Interactive, on-trail exhibit opens at Bear Mountain park

Ever wonder how trails are built? Yes, built.

Don’t feel bad if you’ve never stopped to consider that most trails aren’t simply created by people and animals walking across the same paths over and over. Modern recreational trails are actually designed, built and maintained as joint projects between park managers, trail professionals, and trail volunteers. Adding to their inconspicuousness, trail builders design many trails to blend into the landscape, creating the feeling that the paths have always been there.

The “hidden” craft of trail building received the spotlight when a new outdoor learning and activity area was unveiled on the Appalachian Trail at Bear Mountain State Park. “Trails for People,” a project of the New York-New Jersey Trail Conference and partners, is the first known interactive, on-trail exhibit in the United States dedicated to the art and science of trail building.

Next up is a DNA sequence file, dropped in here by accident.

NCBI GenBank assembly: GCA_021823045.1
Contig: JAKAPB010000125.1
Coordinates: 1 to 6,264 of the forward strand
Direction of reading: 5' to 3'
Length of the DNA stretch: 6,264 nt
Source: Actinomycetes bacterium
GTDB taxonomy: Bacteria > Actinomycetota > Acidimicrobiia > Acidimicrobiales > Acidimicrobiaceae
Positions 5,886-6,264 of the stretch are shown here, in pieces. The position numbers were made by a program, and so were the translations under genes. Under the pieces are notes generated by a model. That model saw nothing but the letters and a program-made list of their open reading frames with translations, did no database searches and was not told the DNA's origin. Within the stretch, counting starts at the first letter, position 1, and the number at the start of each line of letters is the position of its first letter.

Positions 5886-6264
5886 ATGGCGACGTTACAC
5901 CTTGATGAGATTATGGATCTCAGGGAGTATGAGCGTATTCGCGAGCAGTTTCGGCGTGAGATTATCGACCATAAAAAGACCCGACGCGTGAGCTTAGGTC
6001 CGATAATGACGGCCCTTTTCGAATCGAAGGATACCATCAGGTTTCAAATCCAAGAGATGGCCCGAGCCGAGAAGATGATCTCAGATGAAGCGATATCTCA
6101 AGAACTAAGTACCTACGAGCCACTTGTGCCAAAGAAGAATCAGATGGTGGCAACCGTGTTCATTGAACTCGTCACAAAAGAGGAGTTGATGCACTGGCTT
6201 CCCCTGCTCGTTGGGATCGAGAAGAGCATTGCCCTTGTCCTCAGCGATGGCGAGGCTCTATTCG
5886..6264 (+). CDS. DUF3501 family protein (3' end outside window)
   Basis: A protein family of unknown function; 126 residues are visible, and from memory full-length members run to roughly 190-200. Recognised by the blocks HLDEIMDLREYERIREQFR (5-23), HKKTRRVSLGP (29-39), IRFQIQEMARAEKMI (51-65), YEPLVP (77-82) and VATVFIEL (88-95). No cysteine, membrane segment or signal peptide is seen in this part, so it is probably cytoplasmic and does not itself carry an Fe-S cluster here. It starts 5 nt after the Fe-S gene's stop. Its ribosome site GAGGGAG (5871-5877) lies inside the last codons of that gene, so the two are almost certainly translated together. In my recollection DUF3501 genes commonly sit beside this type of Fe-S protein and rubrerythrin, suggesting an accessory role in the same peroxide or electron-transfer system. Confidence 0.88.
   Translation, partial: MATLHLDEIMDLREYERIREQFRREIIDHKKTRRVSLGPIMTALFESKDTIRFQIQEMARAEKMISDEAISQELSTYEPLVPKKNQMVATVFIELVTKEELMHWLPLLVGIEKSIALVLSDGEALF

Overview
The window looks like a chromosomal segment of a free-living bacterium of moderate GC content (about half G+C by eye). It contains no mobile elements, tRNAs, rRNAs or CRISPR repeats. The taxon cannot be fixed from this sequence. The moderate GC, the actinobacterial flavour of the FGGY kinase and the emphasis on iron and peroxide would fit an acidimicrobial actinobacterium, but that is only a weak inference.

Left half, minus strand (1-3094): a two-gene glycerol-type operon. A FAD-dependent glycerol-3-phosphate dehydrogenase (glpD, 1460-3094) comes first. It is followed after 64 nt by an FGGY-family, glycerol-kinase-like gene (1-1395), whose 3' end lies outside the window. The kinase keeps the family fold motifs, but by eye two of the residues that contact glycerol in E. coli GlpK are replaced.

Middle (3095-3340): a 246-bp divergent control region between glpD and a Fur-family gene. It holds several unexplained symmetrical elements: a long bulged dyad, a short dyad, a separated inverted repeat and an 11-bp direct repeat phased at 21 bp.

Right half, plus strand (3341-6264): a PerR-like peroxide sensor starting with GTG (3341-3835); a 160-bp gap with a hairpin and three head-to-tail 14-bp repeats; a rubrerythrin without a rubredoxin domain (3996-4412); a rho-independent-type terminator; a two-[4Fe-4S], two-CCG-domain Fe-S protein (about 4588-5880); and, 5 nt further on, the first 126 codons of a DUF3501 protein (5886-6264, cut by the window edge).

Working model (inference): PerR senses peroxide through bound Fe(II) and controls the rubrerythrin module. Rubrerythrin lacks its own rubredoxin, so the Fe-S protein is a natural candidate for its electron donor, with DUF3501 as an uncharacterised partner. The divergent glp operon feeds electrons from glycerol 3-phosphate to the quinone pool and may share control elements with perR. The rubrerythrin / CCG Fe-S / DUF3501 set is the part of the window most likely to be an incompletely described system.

Thirty-two educational signs and hands-on displays inform novice and expert trail users alike about the Appalachian Trail’s origins at Bear Mountain, how trails are built and how volunteers are the lifeblood of our trail systems. Trail Conference volunteers alongside professional trail builders have rerouted the first 850 feet of the Appalachian Trail’s ascent of Bear Mountain, now known as the Trails for People Demonstration Trail.

This trail segment replaces a steep asphalt driveway and provides a first-hand look at how sustainable hiking trails are constructed. Interpretive signs and activity stations invite visitors to experience trail features, such as bog bridges, turnpike, coping stones, crib walls and step construction.

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